Microtubules and Energy Metabolism: Targets for Standard, Combination, and Novel Therapeutic Interventions and Monitoring of Cancer

  • Author / Creator
    Friesen, Douglas E
  • The challenge of understanding and treating cancer has proven to be exceedingly complex. At this juncture, understanding cancer from the perspective of a breakdown of a complex cooperative system using a biophysical analysis may aid in improved treatments and prevention of this disease. In any system, the following are crucial: the right raw materials and energy, the right vision and instructions, solid communication, and the right framework to hold everything together. In the biological system of an organism, these aspects roughly correspond to the right nutrition to fuel the organism, the proper genome to create the right proteins to create the organism, solid inter- and intra-cellular communication, and a robust structure involving the cytoskeleton of a cell and the extracellular matrix that keeps the organism ordered and stable. This thesis explores in depth the ideas of communication, structure, and energy, which are all crucial for a multicellular system to operate. My goal is that by providing insight into these aspects of an organism’s optimal function, improved treatments for cancer may be developed. The cytoskeleton of a cell is the component that provides the structure that the cell requires to maintain its shape under external forces. I explore in the most depth the properties of microtubules, which form the most rigid component of the cytoskeleton, that may be involved in intracellular electrical communication in addition to their more familiar structural role. Initially, I studied gamma-tubulin, which is a protein that forms a nucleating ring that nucleates microtubules. Using molecular dynamics simulations, I investigated the binding site of what were, to my knowledge, the first inhibitors found to interact with gamma-tubulin. This study could lead to more potent inhibitors of gamma-tubulin, which will allow for a more detailed exploration of the role gamma-tubulin plays in maintaining the structure of the cell, and provide a possible chemotherapeutic target for glioblastoma multiforme, a form of brain cancer with one of the poorest prognoses of all human cancers where gamma-tubulin is upregulated. Next, I investigated the role of energy metabolism in cancer, which may play a crucial role in maintaining the proper structure of the cytoskeleton. This investigation led to the possibility of improving our understanding of the cause of cachexia in late stage cancer patients, where these patients experience muscle wasting that is not able to be corrected through nutritional support. I present a mathematical framework for evaluating how an altered energy metabolism seen in cancer cells can help explain this muscle wasting that cancer patients experience. This model, if validated, could lead to improved treatment for cancer patients experiencing cachexia. I also evaluate the potential of the drug 3-bromopyruvate, which targets the altered energy metabolism in cancer cells, as a combination drug treatment for recurrent epithelial ovarian cancer. I initiated a study finding that 3-bromopyruvate is more cytotoxic to late stage ovarian cancer over early-stage ovarian cancer in a cell line progression model, which supports progressing to in vivo testing of the drug in a mouse model. Finally, I explore the role of microtubules in the cell for intracellular electrical signaling. Microtubules have been hypothesized to be a component of an organism-wide electrical signaling network in the body, and I developed a microfabricated device to test electrical properties of microtubules in a physiological-like ionic solution. My preliminary results support the idea that microtubules are able to increase ionic conductivity, and provide an experimental system to facilitate testing microtubules’ electrical effects in greater detail. As a result of the work presented in this thesis, I have added insight into microtubules’ role in electrical intracellular communication and how gamma-tubulin may be inhibited to understand its function in the cell more completely. I have also brought insight into how energy metabolism can both help explain cancer cachexia and be targeted for improved ovarian cancer therapy. These insights provide a greater framework for understanding cancer, through ideas of energy, electrical communication, and structure. I trust these insights will help the development of standard, combination, and novel treatments of cancer, as well as preventative measures to maintain an organism’s order, structure, and proper energy metabolism.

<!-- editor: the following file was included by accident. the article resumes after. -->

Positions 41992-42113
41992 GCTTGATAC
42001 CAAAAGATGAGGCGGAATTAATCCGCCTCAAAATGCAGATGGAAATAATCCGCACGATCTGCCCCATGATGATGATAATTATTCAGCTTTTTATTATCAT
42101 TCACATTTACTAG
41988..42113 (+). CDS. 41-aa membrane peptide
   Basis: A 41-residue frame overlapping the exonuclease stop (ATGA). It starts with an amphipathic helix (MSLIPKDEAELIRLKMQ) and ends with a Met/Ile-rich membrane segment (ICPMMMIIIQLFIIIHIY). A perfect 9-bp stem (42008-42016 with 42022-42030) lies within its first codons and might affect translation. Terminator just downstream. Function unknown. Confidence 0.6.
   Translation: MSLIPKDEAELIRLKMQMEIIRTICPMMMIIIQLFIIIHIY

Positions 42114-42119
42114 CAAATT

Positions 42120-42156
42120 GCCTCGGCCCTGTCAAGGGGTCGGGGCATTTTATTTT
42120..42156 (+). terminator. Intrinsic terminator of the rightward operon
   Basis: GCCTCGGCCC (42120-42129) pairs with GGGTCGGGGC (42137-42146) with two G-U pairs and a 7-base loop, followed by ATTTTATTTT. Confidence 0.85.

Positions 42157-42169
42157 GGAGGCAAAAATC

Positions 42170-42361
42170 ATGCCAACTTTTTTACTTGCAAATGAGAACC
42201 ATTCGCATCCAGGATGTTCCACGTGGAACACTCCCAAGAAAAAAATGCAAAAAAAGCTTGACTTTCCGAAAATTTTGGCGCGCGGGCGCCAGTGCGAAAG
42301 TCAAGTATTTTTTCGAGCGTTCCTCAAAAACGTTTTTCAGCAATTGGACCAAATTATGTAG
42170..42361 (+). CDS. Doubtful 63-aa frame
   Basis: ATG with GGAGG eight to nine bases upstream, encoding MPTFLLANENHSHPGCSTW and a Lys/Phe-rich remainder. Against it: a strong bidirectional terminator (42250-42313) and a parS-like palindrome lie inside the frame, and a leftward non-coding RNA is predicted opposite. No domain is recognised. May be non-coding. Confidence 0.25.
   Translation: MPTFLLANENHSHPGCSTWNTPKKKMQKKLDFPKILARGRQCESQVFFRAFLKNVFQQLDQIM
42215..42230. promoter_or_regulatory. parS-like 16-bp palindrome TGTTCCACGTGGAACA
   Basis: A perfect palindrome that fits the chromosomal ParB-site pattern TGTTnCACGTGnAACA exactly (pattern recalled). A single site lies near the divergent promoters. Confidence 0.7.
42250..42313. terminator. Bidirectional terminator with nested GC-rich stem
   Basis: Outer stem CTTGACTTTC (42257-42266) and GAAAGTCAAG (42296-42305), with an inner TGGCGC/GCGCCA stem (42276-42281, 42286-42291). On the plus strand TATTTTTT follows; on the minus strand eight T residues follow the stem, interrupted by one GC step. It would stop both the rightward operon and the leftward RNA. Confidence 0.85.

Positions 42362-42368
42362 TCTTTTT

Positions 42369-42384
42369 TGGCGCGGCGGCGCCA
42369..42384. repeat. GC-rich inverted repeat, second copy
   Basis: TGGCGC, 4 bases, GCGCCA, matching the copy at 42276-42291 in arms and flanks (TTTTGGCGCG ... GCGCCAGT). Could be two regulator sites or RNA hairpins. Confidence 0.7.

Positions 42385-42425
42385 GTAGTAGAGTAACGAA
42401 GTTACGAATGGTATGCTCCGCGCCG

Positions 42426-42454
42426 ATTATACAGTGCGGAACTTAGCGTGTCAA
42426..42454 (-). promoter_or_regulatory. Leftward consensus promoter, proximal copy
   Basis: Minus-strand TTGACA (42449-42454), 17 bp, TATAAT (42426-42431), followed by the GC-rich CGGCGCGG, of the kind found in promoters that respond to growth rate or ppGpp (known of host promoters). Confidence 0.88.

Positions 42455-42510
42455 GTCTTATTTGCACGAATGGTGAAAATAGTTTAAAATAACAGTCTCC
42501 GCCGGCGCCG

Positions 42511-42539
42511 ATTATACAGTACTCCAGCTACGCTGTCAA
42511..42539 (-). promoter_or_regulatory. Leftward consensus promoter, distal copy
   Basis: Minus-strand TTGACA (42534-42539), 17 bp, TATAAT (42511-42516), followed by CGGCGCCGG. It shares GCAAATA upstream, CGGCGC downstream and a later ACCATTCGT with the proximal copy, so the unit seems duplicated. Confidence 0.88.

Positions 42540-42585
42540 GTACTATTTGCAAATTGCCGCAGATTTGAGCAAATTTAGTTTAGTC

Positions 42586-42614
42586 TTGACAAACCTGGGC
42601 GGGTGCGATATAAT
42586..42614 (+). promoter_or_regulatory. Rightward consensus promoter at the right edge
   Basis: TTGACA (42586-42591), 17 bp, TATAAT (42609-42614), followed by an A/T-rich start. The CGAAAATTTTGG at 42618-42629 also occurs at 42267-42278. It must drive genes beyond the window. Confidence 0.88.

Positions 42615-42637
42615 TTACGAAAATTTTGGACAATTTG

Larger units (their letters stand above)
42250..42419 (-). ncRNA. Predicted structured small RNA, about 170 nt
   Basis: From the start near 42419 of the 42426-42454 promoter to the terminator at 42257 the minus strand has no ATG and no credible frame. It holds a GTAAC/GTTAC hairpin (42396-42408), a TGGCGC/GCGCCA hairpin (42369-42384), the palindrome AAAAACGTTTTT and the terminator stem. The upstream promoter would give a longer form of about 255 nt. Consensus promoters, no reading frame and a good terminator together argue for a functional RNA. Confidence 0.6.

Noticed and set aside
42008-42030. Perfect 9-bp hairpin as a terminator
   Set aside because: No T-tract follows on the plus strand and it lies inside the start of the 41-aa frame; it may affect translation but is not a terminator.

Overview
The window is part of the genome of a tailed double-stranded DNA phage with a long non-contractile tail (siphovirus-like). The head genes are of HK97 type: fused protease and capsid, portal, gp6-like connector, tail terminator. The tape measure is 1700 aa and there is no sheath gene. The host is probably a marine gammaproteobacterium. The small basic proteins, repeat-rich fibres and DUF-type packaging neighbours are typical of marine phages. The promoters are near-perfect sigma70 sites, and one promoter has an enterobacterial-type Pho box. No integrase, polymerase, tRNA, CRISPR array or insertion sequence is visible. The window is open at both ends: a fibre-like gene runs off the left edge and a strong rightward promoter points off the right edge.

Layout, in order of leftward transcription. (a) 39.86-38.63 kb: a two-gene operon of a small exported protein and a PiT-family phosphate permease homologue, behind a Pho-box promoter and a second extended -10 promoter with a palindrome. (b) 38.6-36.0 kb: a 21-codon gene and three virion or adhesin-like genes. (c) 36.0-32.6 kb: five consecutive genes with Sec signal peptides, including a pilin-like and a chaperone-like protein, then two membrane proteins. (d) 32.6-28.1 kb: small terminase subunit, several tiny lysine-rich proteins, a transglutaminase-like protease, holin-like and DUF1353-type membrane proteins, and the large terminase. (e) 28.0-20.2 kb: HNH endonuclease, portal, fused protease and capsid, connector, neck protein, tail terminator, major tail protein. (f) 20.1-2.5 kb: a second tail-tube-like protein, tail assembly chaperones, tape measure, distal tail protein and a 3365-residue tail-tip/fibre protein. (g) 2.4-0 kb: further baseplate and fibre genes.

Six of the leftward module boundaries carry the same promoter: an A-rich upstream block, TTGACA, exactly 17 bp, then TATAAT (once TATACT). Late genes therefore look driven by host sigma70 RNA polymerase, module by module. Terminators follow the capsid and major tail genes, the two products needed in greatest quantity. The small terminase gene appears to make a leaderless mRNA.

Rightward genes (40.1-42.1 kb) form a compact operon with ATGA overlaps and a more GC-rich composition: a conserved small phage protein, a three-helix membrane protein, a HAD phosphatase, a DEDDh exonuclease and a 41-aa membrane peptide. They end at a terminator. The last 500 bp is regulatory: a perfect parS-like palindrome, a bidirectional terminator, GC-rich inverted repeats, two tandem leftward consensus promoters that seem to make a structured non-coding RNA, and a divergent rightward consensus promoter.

• Subjects / Keywords
  • Graduation date
    Spring 2016
  • Type of Item
  • Degree
    Doctor of Philosophy
  • DOI
  • License
    This thesis is made available by the University of Alberta Libraries with permission of the copyright owner solely for non-commercial purposes. This thesis, or any portion thereof, may not otherwise be copied or reproduced without the written consent of the copyright owner, except to the extent permitted by Canadian copyright law.
  • Language
  • Institution
    University of Alberta
  • Degree level
  • Department
  • Specialization
    • Experimental Oncology
  • Supervisor / co-supervisor and their department(s)
  • Examining committee members and their departments
    • Hillen, Thomas (Mathematical and Statistical Sciences)
    • Pasdar, Manijeh (Oncology)
    • Clairambault, Jean (Laboratoire Jacques-Louis Lions, Universite Pierre et Marie Curie)
    • Woodside, Michael (Physics)
    • Weinfeld, Michael (Oncology)